Nansen headed to Moscow, where he signed an agreement with Soviet Foreign Minister Georgy Chicherin that left the ICCR in full control of its operations. At the same time, fundraising for the famine relief operation began in earnest in Britain, with all the elements of a modern emergency relief operation — full-page newspaper advertisements, local collections, and a fundraising film shot in the famine area. By September, a ship had been despatched from London carrying 600 tons of supplies. The first feeding centre was opened in October in Saratov.

The ICCR managed to feed around ten million people, with the overwhelming bulk coming from the ARA, funded by the US Congress; the International Save the Children Union, by comparison, managed to feed 375,000 at the height of the operation. The operation was hazardous — several workers died of cholera — and was not without its critics, including the London Daily Express, which first denied the severity of the famine, and then argued that the money would better be spent on poverty in the United Kingdom. [3]

Throughout 1922 and 1923, as famine was still widespread and the ARA was still providing relief supplies, grain was exported by the Soviet government to raise funds for the revival of industry.[7]

The Bolsheviks permitted the relief agencies to continue distributing free food in 1923, while they sold grain abroad. The net effect, since grain is fungible, was that they received money for nothing from the western philanthropists. When this was discovered, foreign relief organizations suspended the aid.

François Furet estimated there were 5 million deaths in the famine; [4] for comparison, the worst crop failure of late Tsarist Russia, in 1892, caused 375,000 to 400,000 deaths.[8] That failure followed years of normal and bumper harvests, with the resulting buildup of reserves; the harvest of 1888 had been "excellent beyond even the more optimistic hopes". [5] Also, that was in a time of peace, international commerce, and good order; there had not been war throughout Russia as there was from 1914 to 1920.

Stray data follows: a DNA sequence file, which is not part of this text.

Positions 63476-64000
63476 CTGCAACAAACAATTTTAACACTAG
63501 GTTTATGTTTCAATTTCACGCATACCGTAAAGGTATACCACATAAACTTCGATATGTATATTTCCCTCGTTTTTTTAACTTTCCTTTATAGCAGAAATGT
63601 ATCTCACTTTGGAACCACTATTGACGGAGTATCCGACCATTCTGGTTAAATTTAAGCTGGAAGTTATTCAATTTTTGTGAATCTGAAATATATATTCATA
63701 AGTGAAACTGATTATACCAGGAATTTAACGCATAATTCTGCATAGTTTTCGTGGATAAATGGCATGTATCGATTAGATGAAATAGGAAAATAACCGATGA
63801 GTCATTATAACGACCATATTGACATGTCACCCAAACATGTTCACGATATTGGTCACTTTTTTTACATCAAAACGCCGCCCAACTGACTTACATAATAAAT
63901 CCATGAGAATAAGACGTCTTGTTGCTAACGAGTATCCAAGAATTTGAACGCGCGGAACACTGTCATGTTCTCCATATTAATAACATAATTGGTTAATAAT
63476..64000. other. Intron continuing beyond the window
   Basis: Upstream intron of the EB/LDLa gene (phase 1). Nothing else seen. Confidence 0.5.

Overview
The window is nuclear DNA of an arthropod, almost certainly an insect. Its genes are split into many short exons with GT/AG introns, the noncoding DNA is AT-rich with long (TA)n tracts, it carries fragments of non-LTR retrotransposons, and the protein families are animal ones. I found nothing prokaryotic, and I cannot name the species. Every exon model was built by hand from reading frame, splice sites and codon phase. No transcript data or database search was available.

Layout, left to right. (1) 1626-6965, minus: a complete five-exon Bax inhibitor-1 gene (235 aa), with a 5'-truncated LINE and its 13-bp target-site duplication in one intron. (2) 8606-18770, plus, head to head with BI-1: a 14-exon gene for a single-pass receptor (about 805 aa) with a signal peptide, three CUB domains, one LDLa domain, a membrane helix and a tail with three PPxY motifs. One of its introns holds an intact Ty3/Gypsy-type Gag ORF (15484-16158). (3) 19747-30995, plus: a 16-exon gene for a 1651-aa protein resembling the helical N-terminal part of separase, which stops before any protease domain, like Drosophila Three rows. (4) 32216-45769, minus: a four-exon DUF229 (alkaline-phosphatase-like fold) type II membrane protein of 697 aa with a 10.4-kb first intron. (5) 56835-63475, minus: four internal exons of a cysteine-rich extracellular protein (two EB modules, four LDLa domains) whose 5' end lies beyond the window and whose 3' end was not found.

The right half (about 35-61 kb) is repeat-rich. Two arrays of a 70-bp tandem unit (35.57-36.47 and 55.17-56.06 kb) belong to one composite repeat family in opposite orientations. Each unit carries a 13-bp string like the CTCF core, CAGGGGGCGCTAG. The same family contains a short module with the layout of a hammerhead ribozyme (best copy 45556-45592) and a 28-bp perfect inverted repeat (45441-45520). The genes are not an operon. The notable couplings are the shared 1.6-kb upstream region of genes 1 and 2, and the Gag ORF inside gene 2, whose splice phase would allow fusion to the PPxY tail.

Political uses

As noted above, the Russian famine of 1921 came at the end of six and a half years of unrest and violence (first World War I, then the two Russian revolutions of 1917, then the Russian Civil War). Many different political and military factions were involved in those events, and most of them have been accused by their enemies of having contributed to, or even bearing sole responsibility for, the famine.

The Communist government also mounted an attack against a resistant Russian Orthodox Church: churches were stripped to provide for the relief of the famine victims, after a refusal by Patriarch Tikhon to sell off church valuables to raise needed funds to feed famine victims. It has, however, been argued by some historians, including Richard Pipes, that the famine was only used as an excuse for the Bolshevik leadership to go after the Orthodox Church, which held significant sway over much of the peasant populace [9]

See also

Footnotes

  1. ^ World's worst natural disasters since 1900
  2. ^ Hoover Institution - Hoover Digest - Food as a Weapon
  3. ^ The German Colonies on the Volga River - Famine Years
  4. ^ An exchange of letters on the BBC documentary Lenin’s Secret Files
  5. ^ Carr, E.H., 1966, The Bolshevik Revolution 1917-1923, Part 2, p.233, Chase, W.J., 1987, Workers, Society and the Soviet State: Labour and Life in Moscow 1918-1929 pp.26-7, and Nove, A. 1982, An Economic History of the USSR, p.62, cited in [Flewers, Paul, War Communism in Retrospecthttp://www.whatnextjournal.co.uk/Pages/Back/Wnext5/Warcomm.html]
  6. ^ Famine in Russia: the hidden horrors of 1921
  7. ^ Michael Ellman, Stalin and the Soviet Famine of 1932-33 Revisited Europe-Asia Studies, Routledge. Vol. 59, No. 4, June 2007, 663-693. PDF file
  8. ^ Richard Pipes, Russia under the Bolshevik regime 1919–1924, London 1994, p. 413
  9. ^ Pipes, Richard. Russia under the Bolshevik Regime. New York: Vintage Books, 2004.